Abscess rupture can be fatal. Even when the abscess heals, the scarring may cause problems in the future.

Infarction in the brain can affect speech and function (including memory problems). In spinal cord infarctions, movement and sensation can be affected.

Treatment:

Treatment may include surgery to restore blood flow or to remove the damaged tissues, antibiotics to prevent or treat infection, or to treat underlying damage such as burns.

Difference between Necrosis and Infarction

Definition

Infarction is the process that results in an area of ischemic necrosis while necrosis is defined as any premature and unregulated cell or tissue death.

Causes

Infarction can be caused by obstructed blood supply due to arterial obstruction, venous blood flow obstruction and tissue hypoperfusion. Necrosis can be caused by infarction.

Symptoms

The symptoms of infarction depend on the tissue and organ affected and the reason for loss of blood supply arterial obstruction or venous blood flow obstruction. Symptoms typically include pain, skin redness, swelling, blisters, fluid accumulation and skin discoloration.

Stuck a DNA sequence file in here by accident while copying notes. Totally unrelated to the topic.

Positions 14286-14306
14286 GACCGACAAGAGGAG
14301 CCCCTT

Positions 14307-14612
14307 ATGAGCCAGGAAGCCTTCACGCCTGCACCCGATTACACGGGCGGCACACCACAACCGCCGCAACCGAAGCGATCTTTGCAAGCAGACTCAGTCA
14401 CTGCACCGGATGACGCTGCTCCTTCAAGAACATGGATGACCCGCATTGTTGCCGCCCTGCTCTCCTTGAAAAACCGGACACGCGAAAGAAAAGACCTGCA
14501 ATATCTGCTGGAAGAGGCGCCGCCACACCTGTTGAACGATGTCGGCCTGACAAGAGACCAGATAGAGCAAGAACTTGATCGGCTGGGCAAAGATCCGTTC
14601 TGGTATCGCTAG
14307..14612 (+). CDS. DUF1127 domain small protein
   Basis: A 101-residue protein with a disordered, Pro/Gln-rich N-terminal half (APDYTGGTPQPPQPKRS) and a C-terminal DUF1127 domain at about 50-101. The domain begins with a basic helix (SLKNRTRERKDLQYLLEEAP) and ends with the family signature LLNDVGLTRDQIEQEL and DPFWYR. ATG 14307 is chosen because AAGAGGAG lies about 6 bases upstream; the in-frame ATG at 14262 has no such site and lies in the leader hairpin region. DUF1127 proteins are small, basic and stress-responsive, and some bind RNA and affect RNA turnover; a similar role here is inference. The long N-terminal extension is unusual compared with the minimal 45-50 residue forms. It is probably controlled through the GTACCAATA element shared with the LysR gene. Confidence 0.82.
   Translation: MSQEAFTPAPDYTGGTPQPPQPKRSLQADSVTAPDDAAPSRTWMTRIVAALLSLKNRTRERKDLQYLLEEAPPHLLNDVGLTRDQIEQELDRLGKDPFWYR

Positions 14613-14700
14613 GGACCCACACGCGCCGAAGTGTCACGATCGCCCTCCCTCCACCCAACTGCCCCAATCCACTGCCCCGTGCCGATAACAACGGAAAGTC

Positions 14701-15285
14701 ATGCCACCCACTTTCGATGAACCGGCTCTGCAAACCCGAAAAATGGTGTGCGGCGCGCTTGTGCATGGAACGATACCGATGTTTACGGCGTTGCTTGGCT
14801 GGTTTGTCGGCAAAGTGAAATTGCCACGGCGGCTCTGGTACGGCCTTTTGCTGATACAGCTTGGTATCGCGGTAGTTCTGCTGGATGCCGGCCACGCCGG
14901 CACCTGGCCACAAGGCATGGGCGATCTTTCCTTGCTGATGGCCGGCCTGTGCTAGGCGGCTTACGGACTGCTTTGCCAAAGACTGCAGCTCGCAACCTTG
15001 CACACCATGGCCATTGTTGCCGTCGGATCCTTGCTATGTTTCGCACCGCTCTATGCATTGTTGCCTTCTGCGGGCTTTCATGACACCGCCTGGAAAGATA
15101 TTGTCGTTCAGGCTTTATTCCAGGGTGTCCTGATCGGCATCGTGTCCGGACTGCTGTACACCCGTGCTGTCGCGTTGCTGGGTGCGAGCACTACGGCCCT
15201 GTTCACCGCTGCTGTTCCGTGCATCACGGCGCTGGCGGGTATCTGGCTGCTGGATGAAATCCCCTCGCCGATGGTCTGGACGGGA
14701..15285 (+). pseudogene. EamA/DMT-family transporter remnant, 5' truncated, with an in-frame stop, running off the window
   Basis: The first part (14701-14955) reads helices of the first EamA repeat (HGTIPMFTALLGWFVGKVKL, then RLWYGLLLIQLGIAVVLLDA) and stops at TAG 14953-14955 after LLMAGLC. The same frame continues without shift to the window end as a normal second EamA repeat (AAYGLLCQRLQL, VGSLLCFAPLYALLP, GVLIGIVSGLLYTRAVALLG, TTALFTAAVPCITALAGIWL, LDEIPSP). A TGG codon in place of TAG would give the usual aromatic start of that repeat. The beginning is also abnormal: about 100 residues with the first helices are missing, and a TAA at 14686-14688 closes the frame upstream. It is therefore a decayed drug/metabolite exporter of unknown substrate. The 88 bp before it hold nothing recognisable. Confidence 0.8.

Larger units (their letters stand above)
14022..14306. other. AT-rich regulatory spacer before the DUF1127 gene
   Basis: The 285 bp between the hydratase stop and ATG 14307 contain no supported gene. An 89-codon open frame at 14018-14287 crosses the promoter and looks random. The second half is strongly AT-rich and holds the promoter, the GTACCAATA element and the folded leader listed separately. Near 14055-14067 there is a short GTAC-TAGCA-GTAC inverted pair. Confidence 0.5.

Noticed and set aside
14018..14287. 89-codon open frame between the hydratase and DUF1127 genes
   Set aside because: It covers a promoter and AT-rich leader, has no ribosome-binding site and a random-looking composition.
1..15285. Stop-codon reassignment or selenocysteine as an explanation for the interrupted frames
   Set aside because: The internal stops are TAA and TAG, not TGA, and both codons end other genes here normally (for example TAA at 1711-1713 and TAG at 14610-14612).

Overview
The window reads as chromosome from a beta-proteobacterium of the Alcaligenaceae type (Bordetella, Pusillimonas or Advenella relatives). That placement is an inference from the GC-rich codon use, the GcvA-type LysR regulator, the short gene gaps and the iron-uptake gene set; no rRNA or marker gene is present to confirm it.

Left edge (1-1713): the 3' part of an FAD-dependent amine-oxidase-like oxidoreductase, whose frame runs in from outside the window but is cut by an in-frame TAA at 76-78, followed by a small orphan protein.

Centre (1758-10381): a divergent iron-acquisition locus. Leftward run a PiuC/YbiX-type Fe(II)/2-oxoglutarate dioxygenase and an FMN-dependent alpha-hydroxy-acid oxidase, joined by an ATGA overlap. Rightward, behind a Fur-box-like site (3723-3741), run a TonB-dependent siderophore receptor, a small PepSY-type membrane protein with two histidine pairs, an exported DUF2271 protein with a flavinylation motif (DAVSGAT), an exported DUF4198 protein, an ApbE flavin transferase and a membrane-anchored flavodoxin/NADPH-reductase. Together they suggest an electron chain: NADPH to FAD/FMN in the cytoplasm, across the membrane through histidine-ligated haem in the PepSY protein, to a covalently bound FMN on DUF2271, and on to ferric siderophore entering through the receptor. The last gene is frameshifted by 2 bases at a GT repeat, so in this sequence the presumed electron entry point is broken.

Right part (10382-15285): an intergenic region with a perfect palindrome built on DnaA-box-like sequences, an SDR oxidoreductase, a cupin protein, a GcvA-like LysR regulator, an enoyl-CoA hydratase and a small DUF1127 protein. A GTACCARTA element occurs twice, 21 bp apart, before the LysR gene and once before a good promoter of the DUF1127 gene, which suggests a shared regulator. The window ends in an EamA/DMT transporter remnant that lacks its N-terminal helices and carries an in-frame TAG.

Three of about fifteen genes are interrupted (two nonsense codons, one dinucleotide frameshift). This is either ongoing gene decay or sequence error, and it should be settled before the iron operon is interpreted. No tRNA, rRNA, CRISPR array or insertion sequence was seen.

Treatment

Infarction treatment focuses on restoring blood flow and removing damaged tissue through surgery and antibiotics for the infections.

Necrosis treatment is focused on preventing the cell death of unaffected healthy cells and organs through surgery and broad-spectrum antibiotics.

Complications

Complications from infarctions depend on the type of obstruction and the affected organ and tissue.

In infarcts, sepsis can set in accompanied by bacterial infection, turning it into an abscess.

Necrosis complications can often lead to gangrene which may result in amputation of the affected limb.

Mortality rate

In necrotizing pancreatitis, mortality rate is about 15% but rises to 30-39% when necrosis gets infected.

Mortality rate after two years of initial myocardial infarctions can reach 50%.

Table comparing Necrosis and Infarction

FAQ:

What are the differences between ischemia and necrosis?

Ischemia results from insufficient oxygen to the tissue. Necrosis is the premature uncontrolled death of cells and tissue which can be caused by ischemia.

What is the difference between infarct and infarction?

An infarct is an area of ischemic necrosis. Infarction is the process that leads to this ischemic necrosis.

What is the difference between infarction and gangrene?

Blood flow obstruction in infarction is one of the processes leading to necrosis. Gangrene is one of the consequences of infarction. Gangrene is divided into dry and wet gangrene where it is either characterized by tissue mummification or moist and often infected by saprophytic bacteria, respectively.